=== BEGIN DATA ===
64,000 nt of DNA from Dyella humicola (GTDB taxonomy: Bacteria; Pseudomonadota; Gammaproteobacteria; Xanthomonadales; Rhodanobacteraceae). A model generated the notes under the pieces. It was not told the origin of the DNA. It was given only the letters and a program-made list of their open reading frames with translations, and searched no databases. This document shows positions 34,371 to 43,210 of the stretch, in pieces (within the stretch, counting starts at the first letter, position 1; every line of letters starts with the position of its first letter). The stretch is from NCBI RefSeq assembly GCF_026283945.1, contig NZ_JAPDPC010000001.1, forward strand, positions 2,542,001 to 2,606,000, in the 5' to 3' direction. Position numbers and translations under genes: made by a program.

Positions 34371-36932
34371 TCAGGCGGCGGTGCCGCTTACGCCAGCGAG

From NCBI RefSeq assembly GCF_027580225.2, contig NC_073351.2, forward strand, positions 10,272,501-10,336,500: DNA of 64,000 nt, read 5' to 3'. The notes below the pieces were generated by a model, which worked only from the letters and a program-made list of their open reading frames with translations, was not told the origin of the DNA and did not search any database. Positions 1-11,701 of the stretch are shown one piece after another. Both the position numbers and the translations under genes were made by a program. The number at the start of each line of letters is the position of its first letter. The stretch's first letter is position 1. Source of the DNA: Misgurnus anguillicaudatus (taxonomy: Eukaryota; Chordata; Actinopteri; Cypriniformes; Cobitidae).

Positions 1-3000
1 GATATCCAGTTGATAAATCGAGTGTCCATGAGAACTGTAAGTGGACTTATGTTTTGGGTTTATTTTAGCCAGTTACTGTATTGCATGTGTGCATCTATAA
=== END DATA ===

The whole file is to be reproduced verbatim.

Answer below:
64,000 nt of DNA from Dyella humicola (GTDB taxonomy: Bacteria; Pseudomonadota; Gammaproteobacteria; Xanthomonadales; Rhodanobacteraceae). A model generated the notes under the pieces. It was not told the origin of the DNA. It was given only the letters and a program-made list of their open reading frames with translations, and searched no databases. This document shows positions 34,371 to 43,210 of the stretch, in pieces (within the stretch, counting starts at the first letter, position 1; every line of letters starts with the position of its first letter). The stretch is from NCBI RefSeq assembly GCF_026283945.1, contig NZ_JAPDPC010000001.1, forward strand, positions 2,542,001 to 2,606,000, in the 5' to 3' direction. Position numbers and translations under genes: made by a program.

Positions 34371-36932
34371 TCAGGCGGCGGTGCCGCTTACGCCAGCGAG

From NCBI RefSeq assembly GCF_027580225.2, contig NC_073351.2, forward strand, positions 10,272,501-10,336,500: DNA of 64,000 nt, read 5' to 3'. The notes below the pieces were generated by a model, which worked only from the letters and a program-made list of their open reading frames with translations, was not told the origin of the DNA and did not search any database. Positions 1-11,701 of the stretch are shown one piece after another. Both the position numbers and the translations under genes were made by a program. The number at the start of each line of letters is the position of its first letter. The stretch's first letter is position 1. Source of the DNA: Misgurnus anguillicaudatus (taxonomy: Eukaryota; Chordata; Actinopteri; Cypriniformes; Cobitidae).

Positions 1-3000
1 GATATCCAGTTGATAAATCGAGTGTCCATGAGAACTGTAAGTGGACTTATGTTTTGGGTTTATTTTAGCCAGTTACTGTATTGCATGTGTGCATCTATAA